ERIC Number: ED179485
Record Type: RIE
Publication Date: 1979
Reference Count: 0
Protection of Human Subjects: Implications for Social Studies Research.
Turner, Thomas N.
Current regulatory trends, policies, and procedures greatly affect social studies research using human subjects and evaluation of that research. The legal source of protection of human subjects is the National Research Act of 1974. The law stipulates that rights of research subjects must be protected and that the responsibility is on the researcher to inform the subject of procedures and possible consequences of the research. Problems occur because local review boards monitor the research activities of their organizations. They have the potentiality to extend and abuse their role through their power to define what constitutes research and to determine what research they can control. In reference to some policies and procedures instituted by human subjects committees of educational institutions, it appears that the rights of researchers themselves are violated. In regulating research, possibilities of violation of the first amendment, the American system of justice, and academic freedom exist. Social studies research is affected by reduction in the amount of experimental research and the number of subjects involved, and by the fact that subjects must have prior knowledge of the purpose, nature, and direction of the research. Also, a great deal of time and money must be spent in obtaining consent. The conclusion is that any external control of the research community should not go by unchallenged. (KC)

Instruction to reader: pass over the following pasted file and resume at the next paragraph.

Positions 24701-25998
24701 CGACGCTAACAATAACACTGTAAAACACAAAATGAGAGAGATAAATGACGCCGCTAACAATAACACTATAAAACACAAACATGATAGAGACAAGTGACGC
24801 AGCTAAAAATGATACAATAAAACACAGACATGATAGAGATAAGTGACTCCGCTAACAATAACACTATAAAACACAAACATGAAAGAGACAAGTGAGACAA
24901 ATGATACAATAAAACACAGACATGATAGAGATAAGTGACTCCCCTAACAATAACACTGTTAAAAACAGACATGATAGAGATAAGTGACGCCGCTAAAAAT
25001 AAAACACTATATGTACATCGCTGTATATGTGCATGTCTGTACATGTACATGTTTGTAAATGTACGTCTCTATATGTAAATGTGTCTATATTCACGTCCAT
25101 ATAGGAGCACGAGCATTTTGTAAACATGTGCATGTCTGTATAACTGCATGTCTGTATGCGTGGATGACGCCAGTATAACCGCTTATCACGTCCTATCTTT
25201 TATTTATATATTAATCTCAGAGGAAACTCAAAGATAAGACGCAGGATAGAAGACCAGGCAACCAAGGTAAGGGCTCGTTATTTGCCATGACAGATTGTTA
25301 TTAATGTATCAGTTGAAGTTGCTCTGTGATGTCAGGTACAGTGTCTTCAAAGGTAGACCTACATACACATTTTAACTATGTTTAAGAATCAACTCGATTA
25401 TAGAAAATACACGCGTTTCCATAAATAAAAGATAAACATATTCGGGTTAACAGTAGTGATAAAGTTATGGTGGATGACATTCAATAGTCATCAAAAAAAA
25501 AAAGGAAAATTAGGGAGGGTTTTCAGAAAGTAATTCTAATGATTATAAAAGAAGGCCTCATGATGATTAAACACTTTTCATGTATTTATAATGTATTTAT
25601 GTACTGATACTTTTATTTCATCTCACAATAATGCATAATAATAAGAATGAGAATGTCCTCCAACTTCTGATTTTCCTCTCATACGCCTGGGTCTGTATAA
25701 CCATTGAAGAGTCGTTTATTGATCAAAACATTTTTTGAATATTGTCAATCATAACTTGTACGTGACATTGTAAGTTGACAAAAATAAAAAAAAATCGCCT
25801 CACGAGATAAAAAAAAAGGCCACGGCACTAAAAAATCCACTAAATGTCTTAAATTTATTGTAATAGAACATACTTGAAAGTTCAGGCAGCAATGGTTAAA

Publication Type: Opinion Papers; Speeches/Meeting Papers
Education Level: N/A
Authoring Institution: N/A
Note: Paper presented at Annual Meeting of the National Council for the Social Studies (Portland, OR, November 21, 1979)